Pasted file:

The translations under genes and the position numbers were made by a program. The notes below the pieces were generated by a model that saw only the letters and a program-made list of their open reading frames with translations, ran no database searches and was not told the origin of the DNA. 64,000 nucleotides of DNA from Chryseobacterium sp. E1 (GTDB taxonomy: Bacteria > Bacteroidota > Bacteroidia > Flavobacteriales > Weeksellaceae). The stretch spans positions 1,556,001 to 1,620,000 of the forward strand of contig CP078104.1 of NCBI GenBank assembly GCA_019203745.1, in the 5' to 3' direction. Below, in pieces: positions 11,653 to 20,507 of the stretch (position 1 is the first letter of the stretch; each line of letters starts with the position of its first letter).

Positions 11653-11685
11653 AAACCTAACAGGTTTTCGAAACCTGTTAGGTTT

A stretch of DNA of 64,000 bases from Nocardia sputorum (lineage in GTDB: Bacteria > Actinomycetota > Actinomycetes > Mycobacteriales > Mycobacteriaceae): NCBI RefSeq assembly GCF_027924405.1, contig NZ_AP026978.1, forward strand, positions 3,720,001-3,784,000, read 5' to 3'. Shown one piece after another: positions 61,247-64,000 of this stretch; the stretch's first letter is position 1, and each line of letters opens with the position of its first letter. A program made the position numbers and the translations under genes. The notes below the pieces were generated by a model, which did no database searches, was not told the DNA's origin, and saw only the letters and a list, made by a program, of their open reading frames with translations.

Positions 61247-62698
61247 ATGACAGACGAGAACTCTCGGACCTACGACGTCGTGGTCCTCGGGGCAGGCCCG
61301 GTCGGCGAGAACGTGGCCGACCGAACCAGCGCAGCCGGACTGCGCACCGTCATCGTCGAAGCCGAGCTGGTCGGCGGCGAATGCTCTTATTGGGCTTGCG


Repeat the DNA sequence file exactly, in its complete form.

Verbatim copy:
The translations under genes and the position numbers were made by a program. The notes below the pieces were generated by a model that saw only the letters and a program-made list of their open reading frames with translations, ran no database searches and was not told the origin of the DNA. 64,000 nucleotides of DNA from Chryseobacterium sp. E1 (GTDB taxonomy: Bacteria > Bacteroidota > Bacteroidia > Flavobacteriales > Weeksellaceae). The stretch spans positions 1,556,001 to 1,620,000 of the forward strand of contig CP078104.1 of NCBI GenBank assembly GCA_019203745.1, in the 5' to 3' direction. Below, in pieces: positions 11,653 to 20,507 of the stretch (position 1 is the first letter of the stretch; each line of letters starts with the position of its first letter).

Positions 11653-11685
11653 AAACCTAACAGGTTTTCGAAACCTGTTAGGTTT

A stretch of DNA of 64,000 bases from Nocardia sputorum (lineage in GTDB: Bacteria > Actinomycetota > Actinomycetes > Mycobacteriales > Mycobacteriaceae): NCBI RefSeq assembly GCF_027924405.1, contig NZ_AP026978.1, forward strand, positions 3,720,001-3,784,000, read 5' to 3'. Shown one piece after another: positions 61,247-64,000 of this stretch; the stretch's first letter is position 1, and each line of letters opens with the position of its first letter. A program made the position numbers and the translations under genes. The notes below the pieces were generated by a model, which did no database searches, was not told the DNA's origin, and saw only the letters and a list, made by a program, of their open reading frames with translations.

Positions 61247-62698
61247 ATGACAGACGAGAACTCTCGGACCTACGACGTCGTGGTCCTCGGGGCAGGCCCG
61301 GTCGGCGAGAACGTGGCCGACCGAACCAGCGCAGCCGGACTGCGCACCGTCATCGTCGAAGCCGAGCTGGTCGGCGGCGAATGCTCTTATTGGGCTTGCG